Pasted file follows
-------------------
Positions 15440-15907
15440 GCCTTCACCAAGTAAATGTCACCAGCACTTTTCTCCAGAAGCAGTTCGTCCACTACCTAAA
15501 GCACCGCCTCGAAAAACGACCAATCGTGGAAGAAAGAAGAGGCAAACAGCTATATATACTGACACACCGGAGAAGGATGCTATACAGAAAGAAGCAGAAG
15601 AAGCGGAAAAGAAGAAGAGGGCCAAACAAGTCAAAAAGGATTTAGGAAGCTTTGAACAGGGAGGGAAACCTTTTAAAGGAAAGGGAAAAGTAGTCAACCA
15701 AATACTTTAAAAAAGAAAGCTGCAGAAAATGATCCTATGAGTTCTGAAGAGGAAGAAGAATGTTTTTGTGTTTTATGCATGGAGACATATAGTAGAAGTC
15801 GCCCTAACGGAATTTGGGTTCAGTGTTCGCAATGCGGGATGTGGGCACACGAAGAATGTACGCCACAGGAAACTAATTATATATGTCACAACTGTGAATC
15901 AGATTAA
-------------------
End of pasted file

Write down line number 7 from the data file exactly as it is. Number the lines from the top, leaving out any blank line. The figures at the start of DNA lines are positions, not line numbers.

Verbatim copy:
15901 AGATTAA